HGV operators are facing “massive” barriers to decarbonising their fleets, which could result in a supply chain “horror show”, RHA warned this week.
The association is calling for the government to urgently provide a clear net zero road map which sets out incentives for hauliers to make the transition; gives clear direction on which technology to invest in, to avoid stranded assets; and commits to the rapid roll out of a national HGV charging infrastructure.
Speaking at the CV Show today (19 April), Rod McKenzie, RHA executive director of communications, set out the challenges facing hauliers in transitioning to a net zero fleet.
He said: “We know that for operators, it’s not quite as simple as going out and buying an electric truck, which can be far beyond their means – especially for small businesses.
“We have recently heard prices in the region of £300,000 to £400,000 pounds. That’s three or four times the going rate of a brand new diesel equivalent.
“Currently, 98.5% of the UK HGV fleet is diesel, and 89% of UK goods are transported is by road. So the scale of phasing in new, alternatively fuelled HGVs is enormous.
“Operators need help from the government and indeed manufacturers if they are to avoid a horror show,” he warned.
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McKenzie identified a number of key challenges facing hauliers in their journey to net zero. These include the cost of zero emission trucks, which McKenzie said is currently too high, particularly for smaller operators.
Other key challenges include the lack of a national HGV charging infrastructure; a lack of evidence on how these new technologies will perform in real world environments, and uncertainty over which will become the dominant net zero technology – which puts hauliers at risk of investing in what could become stranded assets.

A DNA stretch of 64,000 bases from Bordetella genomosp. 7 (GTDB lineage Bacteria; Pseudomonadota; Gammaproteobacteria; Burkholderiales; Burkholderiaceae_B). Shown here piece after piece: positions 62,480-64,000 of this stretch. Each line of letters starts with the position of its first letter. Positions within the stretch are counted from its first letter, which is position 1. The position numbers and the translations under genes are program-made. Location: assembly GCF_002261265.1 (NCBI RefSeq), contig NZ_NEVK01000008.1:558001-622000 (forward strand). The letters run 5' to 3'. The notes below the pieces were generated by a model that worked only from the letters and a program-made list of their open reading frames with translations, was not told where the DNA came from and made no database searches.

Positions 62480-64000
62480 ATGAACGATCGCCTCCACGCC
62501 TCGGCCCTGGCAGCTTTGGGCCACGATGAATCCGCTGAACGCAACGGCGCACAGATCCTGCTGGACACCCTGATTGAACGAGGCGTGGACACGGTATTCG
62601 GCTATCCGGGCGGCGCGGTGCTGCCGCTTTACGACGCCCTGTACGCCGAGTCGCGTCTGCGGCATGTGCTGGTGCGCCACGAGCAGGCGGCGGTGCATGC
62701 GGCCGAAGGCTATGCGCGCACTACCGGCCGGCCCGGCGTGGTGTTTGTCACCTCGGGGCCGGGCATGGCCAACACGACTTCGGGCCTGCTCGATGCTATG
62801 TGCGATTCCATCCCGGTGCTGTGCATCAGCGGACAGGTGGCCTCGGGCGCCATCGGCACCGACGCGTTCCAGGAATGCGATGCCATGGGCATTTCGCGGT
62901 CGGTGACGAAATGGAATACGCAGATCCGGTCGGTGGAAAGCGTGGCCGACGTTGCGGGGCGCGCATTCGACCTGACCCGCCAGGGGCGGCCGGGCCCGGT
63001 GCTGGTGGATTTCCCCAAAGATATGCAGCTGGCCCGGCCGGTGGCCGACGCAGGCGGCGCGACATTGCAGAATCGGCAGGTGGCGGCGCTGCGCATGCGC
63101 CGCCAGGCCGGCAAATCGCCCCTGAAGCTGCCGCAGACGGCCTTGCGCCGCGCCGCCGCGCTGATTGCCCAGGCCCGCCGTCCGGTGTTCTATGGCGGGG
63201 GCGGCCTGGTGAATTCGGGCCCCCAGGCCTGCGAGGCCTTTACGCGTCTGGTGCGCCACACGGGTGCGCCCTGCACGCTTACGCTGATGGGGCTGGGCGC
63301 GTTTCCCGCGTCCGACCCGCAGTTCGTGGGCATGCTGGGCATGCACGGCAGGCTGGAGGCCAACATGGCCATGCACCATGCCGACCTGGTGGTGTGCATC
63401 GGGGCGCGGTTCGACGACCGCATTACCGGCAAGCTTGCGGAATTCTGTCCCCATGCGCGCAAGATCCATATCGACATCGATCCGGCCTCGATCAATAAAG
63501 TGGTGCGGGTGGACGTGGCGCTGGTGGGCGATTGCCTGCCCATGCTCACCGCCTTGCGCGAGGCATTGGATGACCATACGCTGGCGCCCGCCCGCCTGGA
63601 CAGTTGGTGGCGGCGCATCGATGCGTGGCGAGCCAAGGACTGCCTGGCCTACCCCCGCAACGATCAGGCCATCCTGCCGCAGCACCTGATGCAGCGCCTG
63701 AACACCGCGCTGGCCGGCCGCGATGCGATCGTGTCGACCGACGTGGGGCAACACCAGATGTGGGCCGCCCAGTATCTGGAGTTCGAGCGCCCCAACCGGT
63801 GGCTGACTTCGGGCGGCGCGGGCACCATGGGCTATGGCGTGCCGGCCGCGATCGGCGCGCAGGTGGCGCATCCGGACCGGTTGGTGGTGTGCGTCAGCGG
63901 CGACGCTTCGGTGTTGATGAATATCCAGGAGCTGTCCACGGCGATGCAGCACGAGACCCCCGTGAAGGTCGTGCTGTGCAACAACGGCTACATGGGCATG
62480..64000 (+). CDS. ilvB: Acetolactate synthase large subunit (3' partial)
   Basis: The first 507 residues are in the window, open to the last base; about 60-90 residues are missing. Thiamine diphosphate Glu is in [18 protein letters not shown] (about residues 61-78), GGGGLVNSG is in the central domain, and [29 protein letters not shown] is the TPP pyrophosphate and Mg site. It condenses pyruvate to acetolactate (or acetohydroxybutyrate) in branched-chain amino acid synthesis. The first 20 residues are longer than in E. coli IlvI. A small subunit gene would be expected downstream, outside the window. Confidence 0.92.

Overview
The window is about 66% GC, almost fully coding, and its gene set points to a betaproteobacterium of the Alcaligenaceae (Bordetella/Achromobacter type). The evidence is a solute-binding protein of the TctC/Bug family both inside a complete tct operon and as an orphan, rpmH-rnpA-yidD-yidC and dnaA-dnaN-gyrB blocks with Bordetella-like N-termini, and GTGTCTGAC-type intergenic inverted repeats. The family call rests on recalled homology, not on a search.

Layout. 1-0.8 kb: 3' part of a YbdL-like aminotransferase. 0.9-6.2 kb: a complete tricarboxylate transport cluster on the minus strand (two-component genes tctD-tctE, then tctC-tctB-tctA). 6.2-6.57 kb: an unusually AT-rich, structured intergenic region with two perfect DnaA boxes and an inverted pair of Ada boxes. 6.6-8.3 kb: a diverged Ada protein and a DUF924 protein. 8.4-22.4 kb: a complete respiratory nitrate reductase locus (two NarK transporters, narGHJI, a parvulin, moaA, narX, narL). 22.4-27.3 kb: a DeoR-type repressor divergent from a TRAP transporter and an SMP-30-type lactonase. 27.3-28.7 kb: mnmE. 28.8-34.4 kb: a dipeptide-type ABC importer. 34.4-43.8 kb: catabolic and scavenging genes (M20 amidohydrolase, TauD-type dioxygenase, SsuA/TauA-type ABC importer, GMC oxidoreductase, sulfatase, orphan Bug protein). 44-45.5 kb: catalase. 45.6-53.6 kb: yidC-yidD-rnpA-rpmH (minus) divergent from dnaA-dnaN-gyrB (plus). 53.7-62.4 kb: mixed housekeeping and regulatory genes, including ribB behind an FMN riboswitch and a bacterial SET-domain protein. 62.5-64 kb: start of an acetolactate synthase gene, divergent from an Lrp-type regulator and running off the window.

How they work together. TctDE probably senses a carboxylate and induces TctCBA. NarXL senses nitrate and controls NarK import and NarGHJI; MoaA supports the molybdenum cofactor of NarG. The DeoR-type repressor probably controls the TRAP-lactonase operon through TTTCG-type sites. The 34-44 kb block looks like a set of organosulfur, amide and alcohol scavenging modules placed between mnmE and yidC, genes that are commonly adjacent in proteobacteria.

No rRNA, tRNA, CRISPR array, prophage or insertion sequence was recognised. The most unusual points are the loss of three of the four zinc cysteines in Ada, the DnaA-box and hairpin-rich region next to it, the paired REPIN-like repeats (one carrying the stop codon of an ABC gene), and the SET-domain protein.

He said: “The current reality is that the high costs associated with zero-emission vehicles, together with the uncertainty from government over how it sees different technologies collectively reducing carbon emissions, act as formidable barriers to investment. No haulier wants to end up with stranded assets.”
McKenzie called for these challenges to be addressed by the government in a clear net zero road map which sets out how different technologies – battery, hydrogen combustion, hydrogen fuel cell and low-carbon fuels – can deliver the government’s net zero targets, so industry can invest with confidence in these technologies as part of their business planning cycles.
The roadmap should also set out how industry can undertake the financial “heavy lifting” to introduce these technologies, McKenzie said.
He also suggested government consider some flexibility for hauliers on meeting the 2040 ban on the sale of new diesel vehicles.
“This requires an understanding that transport decarbonisation can be achieved through new vehicles being phased-in through natural vehicle replacement cycles,” he explained, adding, “Of course, this might require some tweaking of those target dates.”
McKenzie also called for the roadmap to provide clear direction on the long-term use of diesel and a recognition of the difficulty long distance hauliers face in cutting CO2 emissions.
“Government must not only confirm how these operations are supported but also spell out how resilience is maintained in the event of prolonged power cuts.”
He added: “We see low-carbon fuels such as renewable diesel, appropriately regulated with its carbon emissions offset, having a big role here.”
To this end, he called for a fuel rebate on HVO and CNG, stating: “HVO cuts emissions by 90% and is plug and play – straight into diesel tanks. But the government needs to send a signal that its backing this as a halfway house.”
He added: “We also believe that investing in green skills and ensuring employers can access funding to target training will help.”
Summing up, Mckenzie set out one final demand. “We need these things now,” he said.
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